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SRG books profit, signals big investment


Super Retail Group has seen its full-year net profit soar 62.1 per cent to $101.8 million, helped by expanding margins in all its three major divisions.

The owner of Rebel Sports, Rays and Supercheap Auto has exceeded its earnings guidance, taking double-digit profit growth to the market and also said it intends to spend circa $120 million on in FY18 to bolster its competitive position after spending upwards of $100 million last year.

Net-profit-after-tax (NPAT) increased by 25 per cent to $135.8 million, excluding $34 million in costs brand impairments related to the Amart Sports merger, while earnings before interest and tax (EBIT) increased 18.3 per cent to $207.3 million.

Auto retailing (Supercheap Auto) EBIT rose 16.1 per cent, with sales increasing to $955 million on 4.8 per cent growth in like-for-like sales, as transaction numbers and average value went up.

Sporting division (Amart Sports and Rebel) EBIT rose 17.4 per cent, with sales increasing to $949 million on 4.4 per cent growth in LFL sales, with strength in men’s and kids apparel and equipment offsetting weakness in footwear.

Leisure, the historically troubled division encompassing Rays and BCF, booked a 36.6 per cent increase in EBIT on the closure of Ray’s Outdoor stores, which saw sales decrease by 4.9 per cent to $553 million. LFL sales grew 4.8 per cent though, as the leaner operation began to drive growth in transaction numbers and average value.

Sales momentum continued in the first seven weeks of FY18, with the company reporting approximate LFL sales growth of 4 per cent in auto, 7 per cent in leisure and 2 per cent in sports so far.

Expenditure for the year ahead is forecasted to be around $120 million, as Group CEO Peter Birtles moves to continue implementing digital, IT, supply chain and analytics capabilities to bolster defences against international competitors such as Amazon.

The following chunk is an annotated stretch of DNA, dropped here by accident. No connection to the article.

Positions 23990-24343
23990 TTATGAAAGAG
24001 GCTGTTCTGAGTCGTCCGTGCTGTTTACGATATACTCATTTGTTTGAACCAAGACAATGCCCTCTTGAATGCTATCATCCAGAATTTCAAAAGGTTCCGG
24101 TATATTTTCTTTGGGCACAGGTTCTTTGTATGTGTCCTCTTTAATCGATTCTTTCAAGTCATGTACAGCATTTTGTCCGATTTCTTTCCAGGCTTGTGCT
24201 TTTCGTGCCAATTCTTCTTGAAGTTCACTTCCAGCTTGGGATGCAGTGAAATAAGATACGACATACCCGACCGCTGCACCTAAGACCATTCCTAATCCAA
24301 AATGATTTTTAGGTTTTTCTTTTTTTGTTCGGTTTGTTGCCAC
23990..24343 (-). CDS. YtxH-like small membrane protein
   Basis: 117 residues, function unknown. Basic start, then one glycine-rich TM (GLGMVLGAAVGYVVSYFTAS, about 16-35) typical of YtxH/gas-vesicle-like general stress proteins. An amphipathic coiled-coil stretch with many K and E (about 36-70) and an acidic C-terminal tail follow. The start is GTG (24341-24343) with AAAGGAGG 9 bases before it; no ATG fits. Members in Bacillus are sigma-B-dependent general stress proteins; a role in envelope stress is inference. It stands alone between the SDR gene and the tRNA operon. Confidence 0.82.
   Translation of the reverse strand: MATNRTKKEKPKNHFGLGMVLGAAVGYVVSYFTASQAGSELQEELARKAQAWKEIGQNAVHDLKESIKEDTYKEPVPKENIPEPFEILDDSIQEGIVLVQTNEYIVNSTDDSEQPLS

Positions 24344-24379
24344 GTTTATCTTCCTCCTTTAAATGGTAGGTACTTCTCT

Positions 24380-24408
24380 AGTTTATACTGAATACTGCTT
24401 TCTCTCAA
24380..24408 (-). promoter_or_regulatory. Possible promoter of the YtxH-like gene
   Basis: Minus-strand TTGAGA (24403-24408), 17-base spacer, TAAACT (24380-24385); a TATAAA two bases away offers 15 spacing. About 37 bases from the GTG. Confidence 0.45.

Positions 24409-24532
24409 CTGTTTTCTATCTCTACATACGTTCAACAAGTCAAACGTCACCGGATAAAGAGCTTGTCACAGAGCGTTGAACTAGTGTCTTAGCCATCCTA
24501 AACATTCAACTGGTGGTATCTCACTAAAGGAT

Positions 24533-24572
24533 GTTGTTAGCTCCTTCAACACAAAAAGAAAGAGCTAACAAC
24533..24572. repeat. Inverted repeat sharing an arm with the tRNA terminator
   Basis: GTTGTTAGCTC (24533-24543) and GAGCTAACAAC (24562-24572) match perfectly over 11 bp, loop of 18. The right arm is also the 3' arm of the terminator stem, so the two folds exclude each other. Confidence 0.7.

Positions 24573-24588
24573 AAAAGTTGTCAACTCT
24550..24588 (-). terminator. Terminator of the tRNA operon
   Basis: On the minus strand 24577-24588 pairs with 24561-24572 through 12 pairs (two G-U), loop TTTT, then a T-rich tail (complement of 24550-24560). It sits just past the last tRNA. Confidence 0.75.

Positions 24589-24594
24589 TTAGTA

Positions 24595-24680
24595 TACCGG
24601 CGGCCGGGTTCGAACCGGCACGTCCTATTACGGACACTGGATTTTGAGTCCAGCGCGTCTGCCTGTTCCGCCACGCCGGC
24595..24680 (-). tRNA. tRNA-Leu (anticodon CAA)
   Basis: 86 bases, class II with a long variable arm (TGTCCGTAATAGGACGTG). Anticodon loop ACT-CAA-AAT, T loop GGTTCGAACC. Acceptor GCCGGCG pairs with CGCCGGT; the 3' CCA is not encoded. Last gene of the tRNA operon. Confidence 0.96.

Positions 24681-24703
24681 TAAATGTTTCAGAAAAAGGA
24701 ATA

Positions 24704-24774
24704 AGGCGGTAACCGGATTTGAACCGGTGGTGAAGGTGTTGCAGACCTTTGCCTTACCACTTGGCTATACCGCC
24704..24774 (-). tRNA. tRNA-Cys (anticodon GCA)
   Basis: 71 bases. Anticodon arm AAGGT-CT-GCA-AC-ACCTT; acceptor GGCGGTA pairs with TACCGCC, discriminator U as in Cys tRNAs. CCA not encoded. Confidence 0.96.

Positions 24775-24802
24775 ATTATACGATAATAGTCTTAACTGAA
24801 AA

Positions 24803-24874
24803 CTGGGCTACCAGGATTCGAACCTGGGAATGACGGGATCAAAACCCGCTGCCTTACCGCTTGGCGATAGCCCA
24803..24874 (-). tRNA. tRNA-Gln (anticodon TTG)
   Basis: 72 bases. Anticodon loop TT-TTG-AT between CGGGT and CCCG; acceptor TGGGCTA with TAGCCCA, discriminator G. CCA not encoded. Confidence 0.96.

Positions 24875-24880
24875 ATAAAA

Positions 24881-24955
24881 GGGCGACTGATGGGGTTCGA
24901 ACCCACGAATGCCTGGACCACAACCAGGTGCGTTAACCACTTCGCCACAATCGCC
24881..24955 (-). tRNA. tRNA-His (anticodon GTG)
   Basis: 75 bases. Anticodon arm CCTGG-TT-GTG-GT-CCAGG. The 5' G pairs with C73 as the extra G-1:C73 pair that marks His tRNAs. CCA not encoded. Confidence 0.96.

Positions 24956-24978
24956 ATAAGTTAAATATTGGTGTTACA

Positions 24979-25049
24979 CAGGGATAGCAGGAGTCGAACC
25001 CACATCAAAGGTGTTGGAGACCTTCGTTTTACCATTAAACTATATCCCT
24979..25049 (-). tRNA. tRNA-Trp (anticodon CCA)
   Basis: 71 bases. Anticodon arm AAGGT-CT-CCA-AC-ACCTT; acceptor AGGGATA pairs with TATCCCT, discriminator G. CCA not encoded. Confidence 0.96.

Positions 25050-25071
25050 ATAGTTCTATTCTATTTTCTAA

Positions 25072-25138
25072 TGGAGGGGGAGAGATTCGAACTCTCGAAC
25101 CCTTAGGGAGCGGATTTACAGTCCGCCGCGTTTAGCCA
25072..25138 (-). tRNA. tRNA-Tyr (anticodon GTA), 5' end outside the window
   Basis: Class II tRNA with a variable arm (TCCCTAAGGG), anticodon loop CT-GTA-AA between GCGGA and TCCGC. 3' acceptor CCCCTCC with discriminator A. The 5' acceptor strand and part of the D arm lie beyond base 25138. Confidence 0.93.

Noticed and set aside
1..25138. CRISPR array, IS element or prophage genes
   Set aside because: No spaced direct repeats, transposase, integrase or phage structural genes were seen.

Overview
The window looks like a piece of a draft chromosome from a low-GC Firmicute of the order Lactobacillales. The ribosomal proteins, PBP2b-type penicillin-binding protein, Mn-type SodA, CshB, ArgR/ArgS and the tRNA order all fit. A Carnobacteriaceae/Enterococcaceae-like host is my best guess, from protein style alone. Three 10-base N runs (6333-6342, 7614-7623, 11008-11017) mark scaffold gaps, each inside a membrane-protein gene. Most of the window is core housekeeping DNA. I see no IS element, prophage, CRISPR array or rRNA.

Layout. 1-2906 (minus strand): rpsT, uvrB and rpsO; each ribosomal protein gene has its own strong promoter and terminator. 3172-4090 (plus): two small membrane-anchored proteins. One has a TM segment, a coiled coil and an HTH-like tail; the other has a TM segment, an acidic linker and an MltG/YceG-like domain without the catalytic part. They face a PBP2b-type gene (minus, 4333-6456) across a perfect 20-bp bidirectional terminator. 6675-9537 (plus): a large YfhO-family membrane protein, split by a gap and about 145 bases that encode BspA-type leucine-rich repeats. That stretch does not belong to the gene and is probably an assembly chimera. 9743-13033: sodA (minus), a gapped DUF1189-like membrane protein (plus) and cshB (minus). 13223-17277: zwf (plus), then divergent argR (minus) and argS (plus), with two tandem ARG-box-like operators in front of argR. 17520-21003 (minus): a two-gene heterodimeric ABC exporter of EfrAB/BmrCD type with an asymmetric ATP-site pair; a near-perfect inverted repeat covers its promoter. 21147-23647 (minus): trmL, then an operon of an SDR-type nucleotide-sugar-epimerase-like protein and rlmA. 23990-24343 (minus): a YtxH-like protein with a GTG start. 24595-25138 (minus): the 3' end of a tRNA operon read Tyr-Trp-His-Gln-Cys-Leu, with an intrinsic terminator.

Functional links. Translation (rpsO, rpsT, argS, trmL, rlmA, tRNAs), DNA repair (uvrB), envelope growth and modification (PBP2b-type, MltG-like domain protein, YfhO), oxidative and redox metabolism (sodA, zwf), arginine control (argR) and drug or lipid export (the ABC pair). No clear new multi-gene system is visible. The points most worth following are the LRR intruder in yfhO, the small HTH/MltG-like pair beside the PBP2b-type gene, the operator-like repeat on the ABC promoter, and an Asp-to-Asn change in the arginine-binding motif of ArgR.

SRG spent $64.7 million on refurbished stores during the year, including a new Penrith flagship for Supercheap Auto, with a further 36.5 million spent on “general projects” that encompass IT and “technology infrastructure” improvements.

Birtles growth in all three divisions was particularly pleasing, reiterating his belief that the company is positioning itself well with significant investment in omni-channel initiatives.

“I am pleased to report a quality result for the 2017 financial year that reflects strong underlying performance across all three of the group’s divisions, the benefits of transformation initiatives in the Leisure and Sports Divisions and the investment in the group’s omni-retail capabilities,” he told the market.

“It is particularly pleasing that we were able to maintain the positive momentum of the group through the second half of the year despite the softer consumer environment and the cycling of stronger results in the second half of the prior year.

“The successful execution of our strategy has positioned the Group well to capitalise on the competitive advantages offered by our portfolio of market-leading brands, strong connection with communities of passionate customers, efficient international supply chain and comprehensive omni-retail network that is supported by our national store footprint,” he continued.

BCF drives leisure result

The turnaround in performance in the leisure division was driven by portfolio changes and a “reassertion” of BCF in the market, with a new brand campaign and revised pricing driving 5.1 per cent LFL sales growth.

12 Ray’s Outdoors stores converted to BCF through the year, with an additional four new locations opened, bringing the total BCF portfolio to 135.

Rays was weaker, with an EBIT loss of 6 million underpinned by LFL sales increasing 1.4 per cent as in-store traffic failed to meet management’s targets.

The company has signalled it will continue to focus on re-positioning Rays through FY18.

Digital drives Supercheap Auto strength

Strength in auto retailing was driven by a 75 per cent increase in digital sales over the prior corresponding period, as click-and-collect continued to prove popular with customers.

Gross margins improved, underpinned by promotional and ranging initiatives as well as sourcing process changes designed to offset the impact of a weaker Australian dollar.

Services, part of SCA’s ‘do-it-for-me’ customer strategy that’s recently seen it partner with Bosche on fitments, is growing quickly, with SRG indicating it will continue to explore opportunities to expand its range of fitment and maintenance services.

During the period twelve new SCA stores opened, three closed and 28 others were refurbished, resulting in 316 stores opened at the end of FY17.

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